The Kuvasz is an ancient breed originally from Tibet. Farmers in the region of modern-day Hungary utilized these dogs to guard livestock. The name comes from kawasz, a Turkish word that means “armed guard of nobility.”
In 1883, the Kuvaszok made their first European appearance in a dog show in Vienna. Unfortunately, the breed neared extinction after World War II. A factory owner wanted to utilize them as guard dogs and could not find more than 30, which is an example of how dangerously close to extinction they came. However, with some dedicated breeders, the factory owner worked hard to revive the breed.
Kuvasz Breed Standard
This is a large, rugged dog with slightly rectangular proportions and moderate bone covered in an abundance of white. They possess a muscular neck; a straight, broad back; and a well-developed forechest. The tail reaches to the hock and hangs low. The dog’s wedge-shaped head is long with flat cheeks, a well-developed underjaw, and a black nose. Their eyes are wide-set, dark, and almond-shaped. Its ears are v-shaped, are slightly rounded, and hang close to the head.
Centuries of livestock guarding has instilled this breed with courage, boldness, and independence. With proper socialization, Kuvaszok are polite and tolerant of strangers, and they are wholly devoted to protecting their territory and pack. These dogs are determined, assertive, and noted for their loyalty, and they need an equally robust and consistent leader. The breed grows quickly but matures slowly. Kuvasz dogs are susceptible to praise and do not easily forget mistreatment. This dog responds well to positive reinforcement, and early socialization and obedience training is essential. However, forceful training can lead to aggressive behavior.
Do not let the sweet looks fool you; this dog is a fierce protector, which would fearlessly defend its family and home. Also, Kuvaszok are friendly and highly protective of children in their own family. They’re very gentle with other pets and livestock. However, they can be aggressive toward other dogs.
|Energy level||Friendliness toward other pets|
|Exercise requirements||Friendliness toward strangers|
|playfulness||Ease of training|
|affection level||Watchdog ability|
|Friendliness toward dogs||Protection ability|
|Grooming requirements||Cold Tolerance|
Activity level: Breeders created these dogs to patrol rough terrain tirelessly and are nearly impervious to inclement weather. This dog needs daily hard running in an enclosed area. Also, fencing must be 5 to 6 feet high. Growing puppies should avoid strenuous exercise.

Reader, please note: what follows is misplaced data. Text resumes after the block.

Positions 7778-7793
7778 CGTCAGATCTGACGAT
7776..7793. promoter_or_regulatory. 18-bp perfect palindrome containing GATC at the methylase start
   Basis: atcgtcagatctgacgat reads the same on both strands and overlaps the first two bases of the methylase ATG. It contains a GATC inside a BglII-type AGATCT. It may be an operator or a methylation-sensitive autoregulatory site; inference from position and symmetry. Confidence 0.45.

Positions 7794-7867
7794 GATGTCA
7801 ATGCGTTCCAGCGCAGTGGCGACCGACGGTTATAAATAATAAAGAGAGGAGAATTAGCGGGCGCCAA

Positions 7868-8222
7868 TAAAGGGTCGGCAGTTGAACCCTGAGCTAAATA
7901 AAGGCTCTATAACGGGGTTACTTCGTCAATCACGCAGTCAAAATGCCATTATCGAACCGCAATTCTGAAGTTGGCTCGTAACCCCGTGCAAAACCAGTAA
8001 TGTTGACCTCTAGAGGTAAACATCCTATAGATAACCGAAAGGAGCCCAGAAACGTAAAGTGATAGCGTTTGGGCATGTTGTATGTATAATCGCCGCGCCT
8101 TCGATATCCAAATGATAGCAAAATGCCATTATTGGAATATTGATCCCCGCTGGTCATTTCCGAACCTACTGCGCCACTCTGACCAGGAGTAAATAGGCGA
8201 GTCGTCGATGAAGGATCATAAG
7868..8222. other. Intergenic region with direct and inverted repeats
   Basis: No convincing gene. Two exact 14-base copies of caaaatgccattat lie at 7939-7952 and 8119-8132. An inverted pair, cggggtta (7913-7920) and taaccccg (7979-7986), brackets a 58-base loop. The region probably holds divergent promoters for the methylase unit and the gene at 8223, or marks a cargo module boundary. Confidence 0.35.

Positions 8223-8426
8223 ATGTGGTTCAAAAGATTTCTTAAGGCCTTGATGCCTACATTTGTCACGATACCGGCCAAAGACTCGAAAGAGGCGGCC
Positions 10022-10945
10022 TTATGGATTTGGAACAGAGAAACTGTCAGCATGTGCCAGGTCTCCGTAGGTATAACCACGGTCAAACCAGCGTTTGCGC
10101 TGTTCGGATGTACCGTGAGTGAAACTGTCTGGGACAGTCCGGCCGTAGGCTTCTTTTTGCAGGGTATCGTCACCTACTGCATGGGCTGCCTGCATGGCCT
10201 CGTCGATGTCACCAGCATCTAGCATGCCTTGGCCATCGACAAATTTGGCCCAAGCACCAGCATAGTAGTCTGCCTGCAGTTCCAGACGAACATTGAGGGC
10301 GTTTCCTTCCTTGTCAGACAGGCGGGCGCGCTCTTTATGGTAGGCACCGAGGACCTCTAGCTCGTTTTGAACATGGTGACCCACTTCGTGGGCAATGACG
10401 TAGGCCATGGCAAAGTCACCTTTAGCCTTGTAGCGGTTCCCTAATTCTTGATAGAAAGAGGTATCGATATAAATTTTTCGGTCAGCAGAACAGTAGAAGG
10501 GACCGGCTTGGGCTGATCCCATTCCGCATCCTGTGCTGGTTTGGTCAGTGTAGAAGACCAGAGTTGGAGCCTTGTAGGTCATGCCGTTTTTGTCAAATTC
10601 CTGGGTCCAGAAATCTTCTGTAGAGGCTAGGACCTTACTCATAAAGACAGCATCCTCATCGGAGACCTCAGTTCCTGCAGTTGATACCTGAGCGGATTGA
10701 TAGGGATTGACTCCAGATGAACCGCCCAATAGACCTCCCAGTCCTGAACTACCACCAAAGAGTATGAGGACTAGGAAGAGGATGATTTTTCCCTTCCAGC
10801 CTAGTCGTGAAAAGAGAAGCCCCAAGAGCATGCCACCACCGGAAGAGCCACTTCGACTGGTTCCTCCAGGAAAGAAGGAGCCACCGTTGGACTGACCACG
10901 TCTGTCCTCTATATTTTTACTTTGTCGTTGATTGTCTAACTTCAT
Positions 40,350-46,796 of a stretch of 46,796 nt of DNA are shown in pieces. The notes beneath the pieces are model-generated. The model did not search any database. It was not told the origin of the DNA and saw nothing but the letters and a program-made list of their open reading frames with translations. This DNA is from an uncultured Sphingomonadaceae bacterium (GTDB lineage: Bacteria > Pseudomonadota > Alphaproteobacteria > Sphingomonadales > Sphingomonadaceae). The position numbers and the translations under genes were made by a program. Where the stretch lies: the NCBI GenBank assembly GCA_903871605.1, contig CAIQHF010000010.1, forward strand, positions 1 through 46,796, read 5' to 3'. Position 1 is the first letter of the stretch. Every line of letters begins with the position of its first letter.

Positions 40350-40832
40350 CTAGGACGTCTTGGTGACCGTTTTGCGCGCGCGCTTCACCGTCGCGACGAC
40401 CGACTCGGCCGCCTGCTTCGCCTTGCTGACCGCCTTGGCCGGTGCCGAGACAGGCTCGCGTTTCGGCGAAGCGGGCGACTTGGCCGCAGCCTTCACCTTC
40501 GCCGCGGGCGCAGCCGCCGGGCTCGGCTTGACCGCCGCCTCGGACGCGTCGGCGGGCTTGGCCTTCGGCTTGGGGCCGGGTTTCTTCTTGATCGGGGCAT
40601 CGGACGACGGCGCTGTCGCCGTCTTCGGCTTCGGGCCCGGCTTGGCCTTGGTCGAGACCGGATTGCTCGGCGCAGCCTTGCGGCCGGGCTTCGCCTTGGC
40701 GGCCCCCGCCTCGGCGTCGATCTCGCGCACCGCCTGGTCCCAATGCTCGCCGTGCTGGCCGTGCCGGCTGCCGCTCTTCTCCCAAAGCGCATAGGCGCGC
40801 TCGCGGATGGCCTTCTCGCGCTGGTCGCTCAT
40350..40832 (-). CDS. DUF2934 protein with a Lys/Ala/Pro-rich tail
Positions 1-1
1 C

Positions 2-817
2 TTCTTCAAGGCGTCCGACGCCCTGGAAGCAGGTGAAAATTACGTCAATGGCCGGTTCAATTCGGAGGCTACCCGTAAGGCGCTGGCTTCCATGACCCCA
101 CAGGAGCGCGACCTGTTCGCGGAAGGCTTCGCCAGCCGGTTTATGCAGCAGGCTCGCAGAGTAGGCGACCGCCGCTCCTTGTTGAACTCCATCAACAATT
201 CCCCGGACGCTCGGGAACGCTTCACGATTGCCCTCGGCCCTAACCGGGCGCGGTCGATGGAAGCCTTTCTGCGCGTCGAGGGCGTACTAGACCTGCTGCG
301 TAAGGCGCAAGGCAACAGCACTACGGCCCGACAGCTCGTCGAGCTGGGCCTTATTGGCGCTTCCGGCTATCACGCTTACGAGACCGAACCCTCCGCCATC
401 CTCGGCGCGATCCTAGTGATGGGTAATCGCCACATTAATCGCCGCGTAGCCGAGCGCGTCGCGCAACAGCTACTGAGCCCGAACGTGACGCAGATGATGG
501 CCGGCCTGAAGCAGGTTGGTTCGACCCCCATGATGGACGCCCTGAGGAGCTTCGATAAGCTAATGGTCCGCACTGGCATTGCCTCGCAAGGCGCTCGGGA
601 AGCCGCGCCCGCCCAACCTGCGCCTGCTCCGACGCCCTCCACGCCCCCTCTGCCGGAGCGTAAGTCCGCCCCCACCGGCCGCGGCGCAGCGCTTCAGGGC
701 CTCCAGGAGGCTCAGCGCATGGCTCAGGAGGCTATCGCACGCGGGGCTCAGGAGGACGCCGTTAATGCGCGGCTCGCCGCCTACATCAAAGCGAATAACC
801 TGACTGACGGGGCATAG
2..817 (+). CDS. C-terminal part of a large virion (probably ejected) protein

- POPULARITY: Very rare
- FAMILY: Livestock Dog, Flockguard
- AREA OF ORIGIN: Hungary
- DATE OF ORIGIN: Middle ages
- ORIGINAL FUNCTION: Guardian, hunting large game
- TODAY’S FUNCTION: Sheep guardian, guardian
- OTHER NAME: Hungarian Kuvasz
Grooming: Brush weekly with a pin brush, bathe frequently, and trim the feet as needed.
- Coat: The double-layer combines coarse, straight, wavy guard hair and a short, fine undercoat. Its coat is shorter on the head, muzzle, ears, feet, front of forelegs, and hind legs below the thighs. There is feathering on the backs of the forelegs, a mane on the neck, and 4-6 inches of hair on the tail.
- Color: White
- MAJOR CONCERNS: CHD, OCD
- MINOR CONCERNS: hypothyroidism
- OCCASIONALLY SEEN: panosteitis, HOD
- SUGGESTED TESTS: hip, elbow, thyroid
- LIFE SPAN: 9-12 years
- WEIGHT: male: 100-115 pounds; female: 70-90 pounds
- HEIGHT: male: 28-30 inches; female: 26-28 inches
Kuvasz Breeder and Buying Advice
Meet the parents to gauge the puppy’s temperament. A reputable breeder is the only source from which you should obtain a puppy. Also, consider an adult or rescue Kuvasz.
- Parent club: Kuvasz Club of America (www.kuvaszclubofamerica.org); founded in 1966
- Kuvasz price: Adopting a Kuvasz will be a lot cheaper than buying one from a reputable breeder, of course. The cost to adopt will be about $300, which will cover the expenses accumulated before you take the dog. A rare breed like this is naturally going to be expensive. However, depending on the breeder and location, it could cost you anywhere from $3000 to 10000.